„Here Chopin has the conviction that he has lost his power of expression. With the determination to discover whether his brain can still originate ideas, he strikes his head with a hammer (here the sixteenths and thirty-seconds are to be carried out in exact time, indicating a double stroke of the hammer). In the third and fourth measures on can hear the blood trickle (trills in the left hand). He is desperate at finding no inspiration (fifth measure); he strikes again with the hammer and with greater force (thirty-second notes twice in succession during the crescendo). In the key of A flat he finds his powers again. Appeased, he seeks his former key and closes contentedly.“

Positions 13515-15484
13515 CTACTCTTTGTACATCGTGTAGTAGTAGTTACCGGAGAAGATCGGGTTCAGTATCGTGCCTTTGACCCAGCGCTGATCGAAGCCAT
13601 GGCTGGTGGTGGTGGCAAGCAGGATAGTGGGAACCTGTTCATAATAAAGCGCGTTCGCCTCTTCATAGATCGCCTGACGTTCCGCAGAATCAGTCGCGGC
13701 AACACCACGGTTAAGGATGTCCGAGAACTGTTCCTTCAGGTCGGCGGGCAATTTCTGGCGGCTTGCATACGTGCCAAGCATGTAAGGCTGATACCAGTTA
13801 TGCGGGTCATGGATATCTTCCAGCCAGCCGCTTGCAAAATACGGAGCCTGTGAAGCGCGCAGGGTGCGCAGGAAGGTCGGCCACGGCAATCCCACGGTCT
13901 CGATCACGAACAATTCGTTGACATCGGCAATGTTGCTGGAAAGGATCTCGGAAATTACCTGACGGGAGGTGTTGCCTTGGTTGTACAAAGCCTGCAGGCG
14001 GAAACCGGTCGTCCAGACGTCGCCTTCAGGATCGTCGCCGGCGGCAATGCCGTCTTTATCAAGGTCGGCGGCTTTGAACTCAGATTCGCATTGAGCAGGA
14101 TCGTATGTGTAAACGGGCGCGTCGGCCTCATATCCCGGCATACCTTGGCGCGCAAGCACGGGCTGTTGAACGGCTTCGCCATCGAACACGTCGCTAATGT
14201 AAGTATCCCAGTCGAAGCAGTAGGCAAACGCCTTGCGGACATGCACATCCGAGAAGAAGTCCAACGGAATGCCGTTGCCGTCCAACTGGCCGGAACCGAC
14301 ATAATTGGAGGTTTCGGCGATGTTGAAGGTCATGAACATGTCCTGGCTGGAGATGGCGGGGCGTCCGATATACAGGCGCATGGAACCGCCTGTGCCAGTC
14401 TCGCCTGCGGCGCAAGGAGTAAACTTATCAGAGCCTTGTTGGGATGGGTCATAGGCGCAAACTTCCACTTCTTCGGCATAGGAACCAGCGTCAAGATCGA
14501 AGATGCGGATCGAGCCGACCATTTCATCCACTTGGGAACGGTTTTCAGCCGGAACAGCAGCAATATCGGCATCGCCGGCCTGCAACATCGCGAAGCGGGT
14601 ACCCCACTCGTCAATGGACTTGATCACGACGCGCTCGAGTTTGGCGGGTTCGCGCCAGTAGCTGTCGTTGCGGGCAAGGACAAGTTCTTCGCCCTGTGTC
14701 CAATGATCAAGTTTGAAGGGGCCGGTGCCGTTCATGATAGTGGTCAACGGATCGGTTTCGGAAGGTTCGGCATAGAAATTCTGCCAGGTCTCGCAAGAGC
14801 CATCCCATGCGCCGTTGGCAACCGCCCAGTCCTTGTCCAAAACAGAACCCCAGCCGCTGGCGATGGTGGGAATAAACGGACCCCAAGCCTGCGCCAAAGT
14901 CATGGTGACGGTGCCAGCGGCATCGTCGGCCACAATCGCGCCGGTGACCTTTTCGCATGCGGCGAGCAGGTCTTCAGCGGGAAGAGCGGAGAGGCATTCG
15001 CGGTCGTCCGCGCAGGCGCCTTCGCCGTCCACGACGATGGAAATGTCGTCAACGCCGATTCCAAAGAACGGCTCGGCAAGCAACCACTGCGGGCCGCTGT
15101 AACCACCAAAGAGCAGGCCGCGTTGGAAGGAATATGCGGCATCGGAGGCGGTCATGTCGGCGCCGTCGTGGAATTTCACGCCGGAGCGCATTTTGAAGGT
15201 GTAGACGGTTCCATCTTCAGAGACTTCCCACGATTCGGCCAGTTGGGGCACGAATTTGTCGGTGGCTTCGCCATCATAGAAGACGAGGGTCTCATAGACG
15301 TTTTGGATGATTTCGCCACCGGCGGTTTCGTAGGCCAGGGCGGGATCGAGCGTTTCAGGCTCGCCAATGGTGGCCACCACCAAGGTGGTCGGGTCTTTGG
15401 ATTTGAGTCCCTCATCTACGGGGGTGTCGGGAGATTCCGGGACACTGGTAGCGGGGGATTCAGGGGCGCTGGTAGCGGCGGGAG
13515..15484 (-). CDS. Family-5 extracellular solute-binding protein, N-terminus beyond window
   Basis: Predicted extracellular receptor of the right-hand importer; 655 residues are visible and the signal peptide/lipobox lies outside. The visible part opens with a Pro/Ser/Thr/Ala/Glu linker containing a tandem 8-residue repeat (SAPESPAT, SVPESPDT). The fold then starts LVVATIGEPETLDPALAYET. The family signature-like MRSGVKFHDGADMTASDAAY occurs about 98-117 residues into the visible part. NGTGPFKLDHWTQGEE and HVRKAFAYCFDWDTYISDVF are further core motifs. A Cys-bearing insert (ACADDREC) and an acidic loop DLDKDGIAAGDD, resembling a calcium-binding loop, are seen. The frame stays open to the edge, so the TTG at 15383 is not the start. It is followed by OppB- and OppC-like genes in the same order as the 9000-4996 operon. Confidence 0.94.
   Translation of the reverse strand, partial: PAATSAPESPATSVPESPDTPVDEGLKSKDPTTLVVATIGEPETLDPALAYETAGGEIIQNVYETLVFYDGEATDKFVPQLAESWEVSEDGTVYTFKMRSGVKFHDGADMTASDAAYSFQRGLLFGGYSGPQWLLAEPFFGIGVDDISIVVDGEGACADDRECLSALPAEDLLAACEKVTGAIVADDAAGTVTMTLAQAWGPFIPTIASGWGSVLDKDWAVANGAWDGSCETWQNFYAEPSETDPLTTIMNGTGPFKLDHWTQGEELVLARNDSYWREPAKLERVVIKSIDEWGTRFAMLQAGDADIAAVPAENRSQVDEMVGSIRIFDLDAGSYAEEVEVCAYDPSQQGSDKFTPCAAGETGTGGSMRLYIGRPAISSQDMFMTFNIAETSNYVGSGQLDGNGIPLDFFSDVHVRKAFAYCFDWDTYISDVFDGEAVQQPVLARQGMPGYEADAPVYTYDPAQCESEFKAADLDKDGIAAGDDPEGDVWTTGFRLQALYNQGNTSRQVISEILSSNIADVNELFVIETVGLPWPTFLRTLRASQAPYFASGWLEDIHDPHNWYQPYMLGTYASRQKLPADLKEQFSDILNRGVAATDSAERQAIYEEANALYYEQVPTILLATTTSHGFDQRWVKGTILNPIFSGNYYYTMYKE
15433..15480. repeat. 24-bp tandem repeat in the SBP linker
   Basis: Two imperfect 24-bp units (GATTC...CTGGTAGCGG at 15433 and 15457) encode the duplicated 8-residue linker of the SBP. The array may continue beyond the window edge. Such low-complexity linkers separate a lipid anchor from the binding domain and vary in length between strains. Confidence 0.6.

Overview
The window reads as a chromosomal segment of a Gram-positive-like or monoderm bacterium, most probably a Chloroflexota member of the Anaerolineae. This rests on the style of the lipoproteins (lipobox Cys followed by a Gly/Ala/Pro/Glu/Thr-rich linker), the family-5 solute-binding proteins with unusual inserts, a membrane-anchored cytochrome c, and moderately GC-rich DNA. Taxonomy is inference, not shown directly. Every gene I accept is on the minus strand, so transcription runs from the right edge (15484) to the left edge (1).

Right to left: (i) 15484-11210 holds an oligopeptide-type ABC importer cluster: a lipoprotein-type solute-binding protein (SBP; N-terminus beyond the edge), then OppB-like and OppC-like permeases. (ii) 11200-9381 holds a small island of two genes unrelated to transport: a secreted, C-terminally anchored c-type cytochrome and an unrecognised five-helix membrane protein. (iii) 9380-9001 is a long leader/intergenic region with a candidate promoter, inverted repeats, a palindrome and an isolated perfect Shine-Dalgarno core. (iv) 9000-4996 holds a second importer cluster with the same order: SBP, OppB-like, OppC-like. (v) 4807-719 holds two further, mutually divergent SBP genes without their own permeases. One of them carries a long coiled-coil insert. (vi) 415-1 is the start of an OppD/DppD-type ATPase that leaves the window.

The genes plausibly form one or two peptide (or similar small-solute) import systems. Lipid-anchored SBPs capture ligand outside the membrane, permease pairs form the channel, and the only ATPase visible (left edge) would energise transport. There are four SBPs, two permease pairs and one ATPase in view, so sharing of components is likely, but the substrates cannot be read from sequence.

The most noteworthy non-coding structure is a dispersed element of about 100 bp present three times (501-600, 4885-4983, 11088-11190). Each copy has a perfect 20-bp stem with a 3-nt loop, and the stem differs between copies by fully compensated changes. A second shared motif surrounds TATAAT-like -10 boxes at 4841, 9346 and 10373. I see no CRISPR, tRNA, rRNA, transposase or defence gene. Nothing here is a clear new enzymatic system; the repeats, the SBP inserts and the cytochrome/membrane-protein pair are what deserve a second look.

— Hans von Bülow
On Chopin's E major Prelude Op.28 No.9, quoted in Harold C. Schonberg, The Great Pianists.